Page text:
Read it in contemporary English -- No Thous, Thees, or King James' Bible language.

Dehumanization of Art by Ortega y Gasset - my translation $0.99
The Dehumanization of Art— is now a constant in music, literature, aesthetics, and philosophy, having come to mean that in post-modern times human-shaped mimesis (representation of the human) is irrelevant to art.

Sentence Openers
How writers open their sentences makes prose agile, interesting, and athletic.

East of Tiffany's - bestseller $5
With the city as its backdrop "East of Tiffany's" is filled with earnest tales of love, loss, faith, success and morality.



My writing was as flat as a sidewalk. And then I downloaded ...

Mary Duffy's Toolbox for Writers
After I purchased Mary's e-book I started to get 'A's in my essays and term papers!
--Ivonnie Indrawan
College student
Sentence Openers on KINDLE

Sentence Openers on NOOK





Available in KINDLE $0.99


Available in KINDLE $0.99

Monday, March 7, 2011

How to Become a Writer: Theodore Dreiser

Theodore Dreiser, 1933 by Henry Varnum Poor, O...Image by cliff1066™ via Flickr
Brief biographical notes
Theodore Dreiser (1871-1945) was born in Terre Haute, Indiana, the ninth of ten surviving children.  His father had emigrated from Mayen, Germany in 1844, marrying Sarah, the daughter of a Mennonite family that had come to Ohio from Pennsylvania; he was seventeen and Sarah twenty-nine. From Ohio they moved to Indiana, where the family, for two decades, prospered in the wool mill business. But disaster hit home. A fire destroyed the mill, and the economic depression of 1870 brought the family hard times.

Dreiser's childhood wasn’t easy by any means, as he was to recount in his memoirs.

Besieged by lack of stability he had no opportunities to get a formal education. He never finished high school. Much of the wisdom one sees in his novels he acquired by reading and later by his experience as a journalist. Yet he never despaired and fought for what he thought was right, engaging in many feuds with censors, critics, and publishers.  Towards the end of his life, weakened by his many battles, he died of heart failure on December 28, 1945.

His latter years he spent in relative fame, befriended, and admired, and financially secure.

How to become a writer

Just as the French writer Zola was the leader of Naturalism in French letters, Dreiser became the leading practi­tioner of the school of writing called "naturalism" in America. Naturalism depicted a deterministic form of realism from which characters could not escape despite their efforts. By many critics’ accounts, Dreiser’s claim to fame is his originality, which he defended often to his detriment.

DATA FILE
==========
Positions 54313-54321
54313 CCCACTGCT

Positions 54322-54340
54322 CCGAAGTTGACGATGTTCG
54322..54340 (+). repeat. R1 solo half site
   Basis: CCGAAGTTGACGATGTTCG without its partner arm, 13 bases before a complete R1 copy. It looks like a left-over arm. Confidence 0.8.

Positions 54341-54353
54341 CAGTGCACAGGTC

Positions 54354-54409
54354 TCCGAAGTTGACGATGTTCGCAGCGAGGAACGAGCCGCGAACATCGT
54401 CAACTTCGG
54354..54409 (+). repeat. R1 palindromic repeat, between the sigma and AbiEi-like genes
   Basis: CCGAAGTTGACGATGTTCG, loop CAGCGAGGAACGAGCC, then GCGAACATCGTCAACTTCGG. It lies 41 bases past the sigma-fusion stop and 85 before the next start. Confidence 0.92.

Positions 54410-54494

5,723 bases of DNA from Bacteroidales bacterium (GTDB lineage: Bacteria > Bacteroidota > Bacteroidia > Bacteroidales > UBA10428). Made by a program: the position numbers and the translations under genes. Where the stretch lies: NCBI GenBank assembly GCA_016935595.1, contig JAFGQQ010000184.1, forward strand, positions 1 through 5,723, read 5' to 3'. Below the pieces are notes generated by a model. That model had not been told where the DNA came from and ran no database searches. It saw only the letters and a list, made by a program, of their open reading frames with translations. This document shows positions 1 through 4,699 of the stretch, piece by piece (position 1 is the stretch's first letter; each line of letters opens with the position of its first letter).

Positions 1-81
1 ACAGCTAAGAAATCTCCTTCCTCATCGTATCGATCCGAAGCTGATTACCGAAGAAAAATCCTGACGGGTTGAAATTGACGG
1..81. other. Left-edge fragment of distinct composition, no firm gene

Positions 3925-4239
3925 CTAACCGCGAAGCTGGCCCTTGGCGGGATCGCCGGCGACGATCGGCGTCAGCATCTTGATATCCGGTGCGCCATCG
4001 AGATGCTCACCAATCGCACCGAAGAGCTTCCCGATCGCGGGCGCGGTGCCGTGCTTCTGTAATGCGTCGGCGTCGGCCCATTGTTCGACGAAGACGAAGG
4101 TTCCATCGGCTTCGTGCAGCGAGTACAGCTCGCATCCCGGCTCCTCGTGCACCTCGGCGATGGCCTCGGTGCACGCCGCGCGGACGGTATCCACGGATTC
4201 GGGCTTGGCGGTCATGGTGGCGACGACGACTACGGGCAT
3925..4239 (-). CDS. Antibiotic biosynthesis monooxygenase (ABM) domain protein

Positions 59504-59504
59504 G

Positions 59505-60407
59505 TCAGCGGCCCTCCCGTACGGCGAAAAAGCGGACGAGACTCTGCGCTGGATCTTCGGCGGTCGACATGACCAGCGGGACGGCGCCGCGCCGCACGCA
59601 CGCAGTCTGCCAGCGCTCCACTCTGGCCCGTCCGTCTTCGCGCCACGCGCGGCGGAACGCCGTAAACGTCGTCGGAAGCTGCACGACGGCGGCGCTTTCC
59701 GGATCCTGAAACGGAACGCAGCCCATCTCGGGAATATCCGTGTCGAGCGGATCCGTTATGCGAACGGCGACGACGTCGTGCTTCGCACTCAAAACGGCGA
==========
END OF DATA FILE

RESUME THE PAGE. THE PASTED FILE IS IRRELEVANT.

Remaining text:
Because of censorship and lack of publicity, his first novel Sister Carrie was declared “D.O.A” — dead on arrival. Neither fame nor glory, or even less riches accrued to the embattled author. All that Dreiser gained was a tough reputation as defender of freedom of expression.

Main works

Dreiser's first novel, Sister Carrie (1900), focuses on a young woman who survives and gets ahead in the world as a concubine. The novel proved to be too risqué for a publishing house dominated by prude and timorous editors. An abridged version was published in England, a version that was well received by reviewers and critics. Such a victory propelled Dreiser to international acclaim.

In An American Tragedy (1925), Dreiser's most celebrated novel, gives a harrowing account of a murder and its consequences. Violence, sex, and unbridled ambition made the novel a best seller. Yet, not everyone was for it. Prudes and crusaders managed to ban the novel in many places.

The two film versions of the novel helped to extend the shelf-life of An American Tragedy.  And if I am not mistaken there’s talk of a third version being contemplated by Hollywood.

To become a writer I write essays every day. Since English is my second language, in writing essays I consult Mary Duffy's Sentence Openers. When I write fiction --or fiction writing of novels and short stories-- I consult Toolbox for Writers.

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Professor Guerrero's Blog

Co-author of East of Tiffany's, 13 short stories that will warm your heart - See 101 reviews in Amazon.com and 37 in Barnes and Noble.

on KINDLE on NOOK